Today’s cars are made of aluminum foil and plastic. They don’t hold up to well against saplings and fair even worse when it comes to mailboxes. Several years ago, I was run off the road and had to have some body work done on my ’99 Toyota. The fellow at the body shop is the one who told me about the aluminum foil. After he’d removed the rear quarter panel, he demonstrated what he meant by tearing a part of the panel by hand. He then invited me to try; if was frightening to feel the ease with which I could rend this piece of ‘tinfoil.’

What I really don’t understand is what makes people believe that they are safe behind the wheel. Safe to have their music blasting as loud as possible; safe to be talking on the telephone while driving through parking lots with no regard for other cars that might be leaving their parking spots; safe to totally disregard people walking in crosswalks…people can also make a hell of a dent in your car and smash your windows if you hit them hard enough! It’s almost as though they regard their car as a tank. They are not tanks. SUV’s are not tanks. They are not heavily armored. Most important of all, cars are not toys. They require sensible driving, not senseless aiming. They require people to handle them with the same amount of care with which you would handle a loaded weapon.

Recently, I was talking with a young neighbor who is also on the race car circuit.  “It’s not me I’m worried about when I’m on the track,” he told me, “but you have to keep your eye on your four mirrors for the idiots who are behind and beside you because you never know how they may try to get you off the track. That’s how I’m beginning to feel about neighborhood driving or driving on major highways. I was returning from a doctor’s appointment earlier this week and was on a highway where the posted speed limit is 55 miles per hour. I decided to conduct an experiment to see if I could set the cruise control at 65 and remain in the right lane all the way home. I did not pass one car and drew several dirty looks as drivers passed me. This is a four-lane highway…on either side. I tried to guess how fast those in the left lane were moving. My guesstimate was somewhere between 80 to 85…and no one slowed down through construction zones where the speed was supposed to drop to 45. I love the sign, “Speeding fines are doubled in construction zones.” The zone was crowded with State Police cars, blue lights flashing, and no one seemed to give a damn.  Two radar guns and some speed traps up the hill and Massachusetts wouldn’t have had to worry about a budget shortfall ever again!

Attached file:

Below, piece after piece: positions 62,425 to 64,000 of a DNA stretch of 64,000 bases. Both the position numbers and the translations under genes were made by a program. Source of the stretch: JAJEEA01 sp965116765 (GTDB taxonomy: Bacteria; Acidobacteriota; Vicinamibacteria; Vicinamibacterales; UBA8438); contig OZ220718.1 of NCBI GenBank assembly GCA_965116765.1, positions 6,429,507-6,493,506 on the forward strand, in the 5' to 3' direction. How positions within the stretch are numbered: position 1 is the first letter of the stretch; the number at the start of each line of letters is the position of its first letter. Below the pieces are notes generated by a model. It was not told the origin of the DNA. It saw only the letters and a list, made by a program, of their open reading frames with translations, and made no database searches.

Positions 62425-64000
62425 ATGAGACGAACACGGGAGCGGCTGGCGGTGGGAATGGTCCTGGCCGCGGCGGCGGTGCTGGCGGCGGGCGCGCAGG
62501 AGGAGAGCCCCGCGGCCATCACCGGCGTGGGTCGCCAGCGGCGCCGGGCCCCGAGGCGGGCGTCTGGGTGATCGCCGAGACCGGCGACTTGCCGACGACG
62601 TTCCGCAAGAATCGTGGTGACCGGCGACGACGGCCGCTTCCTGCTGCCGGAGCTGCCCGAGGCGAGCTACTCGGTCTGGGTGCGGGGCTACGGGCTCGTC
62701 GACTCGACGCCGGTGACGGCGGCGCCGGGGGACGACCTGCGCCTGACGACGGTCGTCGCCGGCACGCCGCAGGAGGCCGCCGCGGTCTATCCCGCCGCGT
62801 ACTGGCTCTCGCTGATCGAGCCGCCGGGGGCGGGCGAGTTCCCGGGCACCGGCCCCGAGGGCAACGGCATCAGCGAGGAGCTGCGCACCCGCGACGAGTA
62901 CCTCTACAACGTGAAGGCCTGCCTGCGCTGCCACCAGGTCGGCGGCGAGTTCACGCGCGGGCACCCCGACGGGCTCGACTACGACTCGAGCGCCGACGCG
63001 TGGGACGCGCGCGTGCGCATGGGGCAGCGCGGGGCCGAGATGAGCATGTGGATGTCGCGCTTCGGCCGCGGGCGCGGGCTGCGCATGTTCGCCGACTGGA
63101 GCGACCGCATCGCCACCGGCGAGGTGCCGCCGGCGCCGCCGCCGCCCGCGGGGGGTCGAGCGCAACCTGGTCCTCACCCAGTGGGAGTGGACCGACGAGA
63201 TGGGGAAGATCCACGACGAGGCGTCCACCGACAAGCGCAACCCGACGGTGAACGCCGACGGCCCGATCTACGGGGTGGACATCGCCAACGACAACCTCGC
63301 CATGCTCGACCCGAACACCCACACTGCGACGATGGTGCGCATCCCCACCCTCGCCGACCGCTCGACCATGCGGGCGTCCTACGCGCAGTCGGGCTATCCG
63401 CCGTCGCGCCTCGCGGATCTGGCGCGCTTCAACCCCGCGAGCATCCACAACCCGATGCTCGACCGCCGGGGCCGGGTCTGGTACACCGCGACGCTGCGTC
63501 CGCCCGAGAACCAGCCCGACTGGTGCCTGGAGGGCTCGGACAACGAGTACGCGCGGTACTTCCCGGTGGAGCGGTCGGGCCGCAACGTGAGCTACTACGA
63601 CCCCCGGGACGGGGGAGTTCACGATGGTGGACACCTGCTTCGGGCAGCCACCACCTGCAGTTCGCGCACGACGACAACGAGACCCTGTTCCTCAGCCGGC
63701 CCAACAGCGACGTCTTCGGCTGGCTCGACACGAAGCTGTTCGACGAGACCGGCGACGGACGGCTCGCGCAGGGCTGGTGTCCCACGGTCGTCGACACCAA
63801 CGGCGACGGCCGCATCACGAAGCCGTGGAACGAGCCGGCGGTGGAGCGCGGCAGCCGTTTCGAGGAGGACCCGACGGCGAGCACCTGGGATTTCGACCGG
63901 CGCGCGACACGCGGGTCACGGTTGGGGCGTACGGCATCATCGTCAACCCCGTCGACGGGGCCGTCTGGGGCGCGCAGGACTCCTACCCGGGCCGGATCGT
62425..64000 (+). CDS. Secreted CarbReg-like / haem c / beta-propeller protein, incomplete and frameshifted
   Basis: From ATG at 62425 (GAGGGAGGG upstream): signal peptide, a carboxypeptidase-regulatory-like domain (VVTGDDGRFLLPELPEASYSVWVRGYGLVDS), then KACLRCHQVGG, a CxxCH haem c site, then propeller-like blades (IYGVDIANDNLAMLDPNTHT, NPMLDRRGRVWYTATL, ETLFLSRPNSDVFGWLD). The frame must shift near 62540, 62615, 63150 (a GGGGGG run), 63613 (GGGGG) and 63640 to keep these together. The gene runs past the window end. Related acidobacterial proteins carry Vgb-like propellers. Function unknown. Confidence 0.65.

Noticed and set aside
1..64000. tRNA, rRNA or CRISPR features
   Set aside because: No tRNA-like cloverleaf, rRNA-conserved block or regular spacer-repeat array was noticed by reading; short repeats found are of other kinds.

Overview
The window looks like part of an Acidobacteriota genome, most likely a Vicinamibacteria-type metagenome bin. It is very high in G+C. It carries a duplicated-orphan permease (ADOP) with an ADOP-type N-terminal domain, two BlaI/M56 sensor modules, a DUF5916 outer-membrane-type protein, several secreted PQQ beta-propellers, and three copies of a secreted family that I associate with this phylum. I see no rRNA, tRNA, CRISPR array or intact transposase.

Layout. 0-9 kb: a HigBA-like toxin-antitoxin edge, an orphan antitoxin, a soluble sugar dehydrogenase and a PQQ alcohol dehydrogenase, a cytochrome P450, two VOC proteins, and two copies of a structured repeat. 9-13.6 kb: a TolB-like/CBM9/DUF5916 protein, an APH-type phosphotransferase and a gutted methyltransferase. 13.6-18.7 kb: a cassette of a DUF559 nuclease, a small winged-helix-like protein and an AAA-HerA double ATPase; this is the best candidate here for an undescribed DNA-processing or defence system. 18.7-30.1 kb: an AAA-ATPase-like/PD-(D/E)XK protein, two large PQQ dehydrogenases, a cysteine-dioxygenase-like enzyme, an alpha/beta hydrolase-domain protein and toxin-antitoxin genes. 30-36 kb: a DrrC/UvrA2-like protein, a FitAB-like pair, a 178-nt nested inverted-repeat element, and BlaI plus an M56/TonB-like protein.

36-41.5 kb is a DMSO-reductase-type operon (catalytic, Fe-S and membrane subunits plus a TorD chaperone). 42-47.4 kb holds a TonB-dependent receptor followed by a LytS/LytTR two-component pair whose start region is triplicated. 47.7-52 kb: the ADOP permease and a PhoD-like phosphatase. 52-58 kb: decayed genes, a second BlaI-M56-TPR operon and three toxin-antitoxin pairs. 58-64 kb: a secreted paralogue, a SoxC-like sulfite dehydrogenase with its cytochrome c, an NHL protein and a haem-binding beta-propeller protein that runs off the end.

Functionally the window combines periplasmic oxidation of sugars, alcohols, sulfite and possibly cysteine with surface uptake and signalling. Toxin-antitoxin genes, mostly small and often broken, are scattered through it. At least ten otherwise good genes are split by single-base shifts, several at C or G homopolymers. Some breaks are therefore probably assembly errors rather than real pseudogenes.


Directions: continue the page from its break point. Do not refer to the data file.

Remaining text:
At least twice a week, our local ABC, NBC, and CBS affiliates show cars wrapped around trees, cut in half by a collision with another car, bark shorn from trees by cars whose drivers thought they had everything under control.  Yet, no one seems to learn. Either they don’t watch the news or they believe themselves to be invincible and immortal, and it just ain’t so.

Here me on this one: The minute you climb behind the wheel, you are in a war zone. At 45 mph, you’re driving a car; at 65 mph, you’re steering a car; at anything over 75, you’re aiming a car. And when you’re aiming, control is no longer in your hands. In addition, if you drink or do drugs or text and drive, you might as well have a gun in your hand and be playing Russian roulette, because it’s not a matter of ‘if’ your accident is going to happen; it’s merely a question of ‘when’ it’s going to happen.

Cars are not toys. More and more, they appear to be weapons of destruction, driven by those who know, without question, that rules don’t apply to them…but they always apply to the other guy…who believes exactly the same thing!

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One of the ways in which you will always know a New Englander is that the first thing he or she says will be a complaint about the weather. We have a propensity to bitch because the ‘winter’ is too cold and the ‘summer’ is too hot. Excuse me, but winter is supposed to be cold and summer is supposed to be hot. This inevitable complaining makes us paragons of idiocy. And yes, I am a part of that group of stupid people that make those exact complaints.

There is, however, a raison d’etre behind our apparent stupidity…we have no spring. Somewhere and at some time, spring abandoned New England. Oh, sure, buds appear on trees and crocus pop up through the snow covered ground…but it’s snow, and if it’s snow, it’s freaking winter; snow is not spring. Spring is supposed to be that time when the sun has driven winter away. The nights are cool, but the windows are open and welcoming the scent of warmer times to come. There is a shower here and there to help the trees and bushes and flowers along the way to aid in creating the beauty of June and more warmth. Not in New England, my friend, not for decades have such an event occurred in New England. Old timers, e.g., me, can recall those days of definite division between the four seasons. Why I recall…”oh shut up old man and let me bitch and wail,” you say, and you’re correct. Recalling the past does little to affect the future. It does seem to me that there was spring more defined years ago. Now it appears we go from freezing cold to freezing rain to rain that’s not quite as freezing to blasts of heat announce summer. We look questioningly at one another and ask, “What the hell happened to spring [it’s so bad we don’t even bother to capitalize the ‘s’ anymore].